Lukashenko Defies Impeachment MoveMARINA BABKINA , Associated Press
Nov. 19, 1996 6:29 PM ET
MINSK, BELARUS MINSK, Belarus (AP) _ Defying a parliament move to impeach him, Belarus' authoritarian president vowed Tuesday not to give up power and to muster support for an expansion of his already sweeping powers.
Lawmakers signed petitions Monday to impeach President Alexander Lukashenko after his prime minister resigned to protest a constitutional referendum Lukashenko has called to greatly expand his authority.
But Lukashenko told a rally of thousands of supporters Tuesday that he would not step down. ``I will not give up the reins of power,'' he told the crowd in Borisov, 40 miles from the capital of Minsk.
Lukashenko, a former state-farm director openly nostalgic for Soviet times, has pushed for a union with neighboring Russia. Opposition leaders see his moves as undermining Belarus' post-Soviet independence.
If approved, his referendum on Sunday would extend his term until 2001 and give him the right to disband parliament and appoint judges, election officials, some legislators and most members of the Constitutional Court.
Fearing Lukashenko might disband parliament, scores of deputies holed up there overnight, and by late Tuesday still were waiting for Lukashenko to agree to a meeting. They denied his accusation that they were stockpiling gasoline and planned to burn the building.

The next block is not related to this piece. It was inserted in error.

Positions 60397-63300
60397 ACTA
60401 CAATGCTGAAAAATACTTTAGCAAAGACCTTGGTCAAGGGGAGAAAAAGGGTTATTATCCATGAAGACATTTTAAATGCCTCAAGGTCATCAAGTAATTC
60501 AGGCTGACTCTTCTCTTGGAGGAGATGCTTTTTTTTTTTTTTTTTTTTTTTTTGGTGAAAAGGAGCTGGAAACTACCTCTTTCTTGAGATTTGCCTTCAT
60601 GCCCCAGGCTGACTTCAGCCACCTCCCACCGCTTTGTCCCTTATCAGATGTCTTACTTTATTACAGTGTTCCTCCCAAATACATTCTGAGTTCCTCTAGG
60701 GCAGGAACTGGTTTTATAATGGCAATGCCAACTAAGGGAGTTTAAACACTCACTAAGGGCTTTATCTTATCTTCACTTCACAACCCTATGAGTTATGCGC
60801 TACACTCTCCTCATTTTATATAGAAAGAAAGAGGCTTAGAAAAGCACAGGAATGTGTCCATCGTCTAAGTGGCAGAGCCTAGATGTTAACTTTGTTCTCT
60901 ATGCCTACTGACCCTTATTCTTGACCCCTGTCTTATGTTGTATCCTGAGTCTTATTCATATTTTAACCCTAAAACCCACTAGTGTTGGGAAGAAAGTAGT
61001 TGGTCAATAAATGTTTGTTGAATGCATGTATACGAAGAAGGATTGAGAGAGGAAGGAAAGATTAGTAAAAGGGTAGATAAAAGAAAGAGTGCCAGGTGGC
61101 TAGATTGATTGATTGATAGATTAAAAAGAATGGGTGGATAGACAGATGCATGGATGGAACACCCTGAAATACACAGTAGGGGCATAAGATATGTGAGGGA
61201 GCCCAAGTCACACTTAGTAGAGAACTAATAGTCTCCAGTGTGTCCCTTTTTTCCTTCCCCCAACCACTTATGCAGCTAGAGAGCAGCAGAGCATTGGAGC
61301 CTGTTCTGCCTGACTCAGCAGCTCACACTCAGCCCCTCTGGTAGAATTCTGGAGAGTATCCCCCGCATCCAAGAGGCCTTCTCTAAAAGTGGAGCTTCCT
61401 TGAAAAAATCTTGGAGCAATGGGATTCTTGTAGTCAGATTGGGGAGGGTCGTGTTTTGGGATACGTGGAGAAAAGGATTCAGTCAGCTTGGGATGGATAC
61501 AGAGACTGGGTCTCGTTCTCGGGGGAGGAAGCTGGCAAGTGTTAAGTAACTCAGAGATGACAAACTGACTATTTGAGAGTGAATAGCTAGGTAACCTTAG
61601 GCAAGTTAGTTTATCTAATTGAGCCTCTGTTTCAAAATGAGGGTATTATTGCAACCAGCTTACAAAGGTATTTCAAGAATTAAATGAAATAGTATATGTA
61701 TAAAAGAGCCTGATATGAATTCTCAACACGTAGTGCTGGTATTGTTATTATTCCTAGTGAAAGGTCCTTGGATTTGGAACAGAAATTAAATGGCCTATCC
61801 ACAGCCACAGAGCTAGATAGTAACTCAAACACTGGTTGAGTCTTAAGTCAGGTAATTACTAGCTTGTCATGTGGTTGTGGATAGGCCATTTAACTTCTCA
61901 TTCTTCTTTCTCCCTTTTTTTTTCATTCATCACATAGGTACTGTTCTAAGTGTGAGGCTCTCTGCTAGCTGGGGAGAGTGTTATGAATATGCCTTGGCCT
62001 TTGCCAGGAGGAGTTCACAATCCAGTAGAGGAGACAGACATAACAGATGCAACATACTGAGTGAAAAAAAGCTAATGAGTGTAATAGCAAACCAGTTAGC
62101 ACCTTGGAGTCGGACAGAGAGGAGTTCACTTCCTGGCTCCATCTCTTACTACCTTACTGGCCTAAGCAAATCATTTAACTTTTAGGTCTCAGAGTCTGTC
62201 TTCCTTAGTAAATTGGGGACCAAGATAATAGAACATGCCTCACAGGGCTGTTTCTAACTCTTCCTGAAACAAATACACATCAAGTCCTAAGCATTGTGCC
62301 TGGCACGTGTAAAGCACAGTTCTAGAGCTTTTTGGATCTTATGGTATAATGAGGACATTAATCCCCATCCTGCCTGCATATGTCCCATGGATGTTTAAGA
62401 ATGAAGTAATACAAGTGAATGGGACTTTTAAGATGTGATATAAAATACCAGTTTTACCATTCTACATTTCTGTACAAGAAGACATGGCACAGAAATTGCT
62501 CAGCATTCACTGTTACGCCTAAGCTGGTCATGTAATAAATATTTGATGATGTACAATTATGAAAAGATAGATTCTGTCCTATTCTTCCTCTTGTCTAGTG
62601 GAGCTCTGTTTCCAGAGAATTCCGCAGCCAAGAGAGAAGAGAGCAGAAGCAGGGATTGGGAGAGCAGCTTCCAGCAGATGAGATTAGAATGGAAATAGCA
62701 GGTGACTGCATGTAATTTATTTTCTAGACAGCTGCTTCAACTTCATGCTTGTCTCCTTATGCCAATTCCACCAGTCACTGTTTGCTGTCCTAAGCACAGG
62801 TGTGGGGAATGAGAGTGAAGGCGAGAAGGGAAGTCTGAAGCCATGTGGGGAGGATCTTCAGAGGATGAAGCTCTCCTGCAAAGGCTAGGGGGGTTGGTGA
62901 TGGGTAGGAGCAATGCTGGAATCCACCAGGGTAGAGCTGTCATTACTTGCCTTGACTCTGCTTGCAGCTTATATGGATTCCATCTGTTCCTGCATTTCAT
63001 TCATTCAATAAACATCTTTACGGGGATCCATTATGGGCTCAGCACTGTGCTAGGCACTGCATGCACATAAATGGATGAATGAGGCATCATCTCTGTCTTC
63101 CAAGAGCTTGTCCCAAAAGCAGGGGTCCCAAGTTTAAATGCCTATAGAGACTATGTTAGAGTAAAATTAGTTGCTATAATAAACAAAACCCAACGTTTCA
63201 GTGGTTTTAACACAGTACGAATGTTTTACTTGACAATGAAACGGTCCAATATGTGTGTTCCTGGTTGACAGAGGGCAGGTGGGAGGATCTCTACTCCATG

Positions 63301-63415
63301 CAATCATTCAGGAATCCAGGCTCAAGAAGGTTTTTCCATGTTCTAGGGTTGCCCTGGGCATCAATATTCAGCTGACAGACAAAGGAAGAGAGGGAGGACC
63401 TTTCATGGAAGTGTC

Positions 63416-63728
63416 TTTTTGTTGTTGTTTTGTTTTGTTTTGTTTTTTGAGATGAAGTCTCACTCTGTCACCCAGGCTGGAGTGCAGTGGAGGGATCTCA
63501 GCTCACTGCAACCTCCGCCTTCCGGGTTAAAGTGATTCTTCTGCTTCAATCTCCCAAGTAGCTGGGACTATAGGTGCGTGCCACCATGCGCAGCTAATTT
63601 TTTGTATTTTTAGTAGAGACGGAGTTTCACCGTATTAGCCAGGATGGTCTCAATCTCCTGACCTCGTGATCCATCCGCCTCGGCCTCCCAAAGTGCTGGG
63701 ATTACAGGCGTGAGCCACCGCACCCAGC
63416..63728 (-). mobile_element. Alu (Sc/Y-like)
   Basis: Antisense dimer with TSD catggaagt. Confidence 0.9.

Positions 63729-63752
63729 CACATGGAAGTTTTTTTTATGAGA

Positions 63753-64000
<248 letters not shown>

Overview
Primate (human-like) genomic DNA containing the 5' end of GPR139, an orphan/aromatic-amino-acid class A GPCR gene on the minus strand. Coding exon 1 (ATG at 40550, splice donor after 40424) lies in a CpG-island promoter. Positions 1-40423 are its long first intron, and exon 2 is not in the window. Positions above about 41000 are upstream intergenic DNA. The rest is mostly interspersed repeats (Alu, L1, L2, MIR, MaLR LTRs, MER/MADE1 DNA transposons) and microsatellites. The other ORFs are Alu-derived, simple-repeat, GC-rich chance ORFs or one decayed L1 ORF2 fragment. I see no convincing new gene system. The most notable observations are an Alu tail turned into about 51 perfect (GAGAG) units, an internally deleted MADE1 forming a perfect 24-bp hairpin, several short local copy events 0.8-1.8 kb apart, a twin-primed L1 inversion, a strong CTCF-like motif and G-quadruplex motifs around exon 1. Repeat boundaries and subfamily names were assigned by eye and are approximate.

Communist lawmaker Sergei Kalyakin scoffed at Lukashenko, saying the president's informants mistook thermoses of tea for gas.
The Constitutional Court first must approve parliament's motion to impeach Lukashenko before lawmakers can vote on it. Reaching out for support Tuesday, Lukashenko met with the head of the court and with more than 80 lawmakers who support him.
He agreed to hear the opposition's arguments in a meeting Wednesday with parliament speaker Semyon Sharetsky.
The opposition lawmakers want Lukashenko to cancel the referendum and work with parliament on compromise amendments to the constitution. Lukashenko repeatedly has refused.
The growing conflict has alarmed Belarus' neighbors.
Boris Yeltsin's spokesman said Tuesday that the Russian president was deeply concerned about the crisis. Yeltsin ``hopes common sense and a search for political compromise will overcome political confrontation and ambition,'' spokesman Sergei Yastrzhembsky said.
In Ukraine, the parliament called on both sides to take ``balanced constitutional actions for the sake of preserving democracy, peace and security in the region.''
The Polish parliament passed a resolution supporting the Belarusian lawmakers and warning that the conflict threatens the whole region. The Lithuanian parliament has offered to mediate.
International human rights groups also were alarmed at Lukashenko's actions.
On Sunday, truncheon-wielding police waded into a protest rally, injuring about 10 people. On Tuesday, Belarus' state-run TV and radio imposed censorship, warning Russian broadcasters that their transmissions would be censored.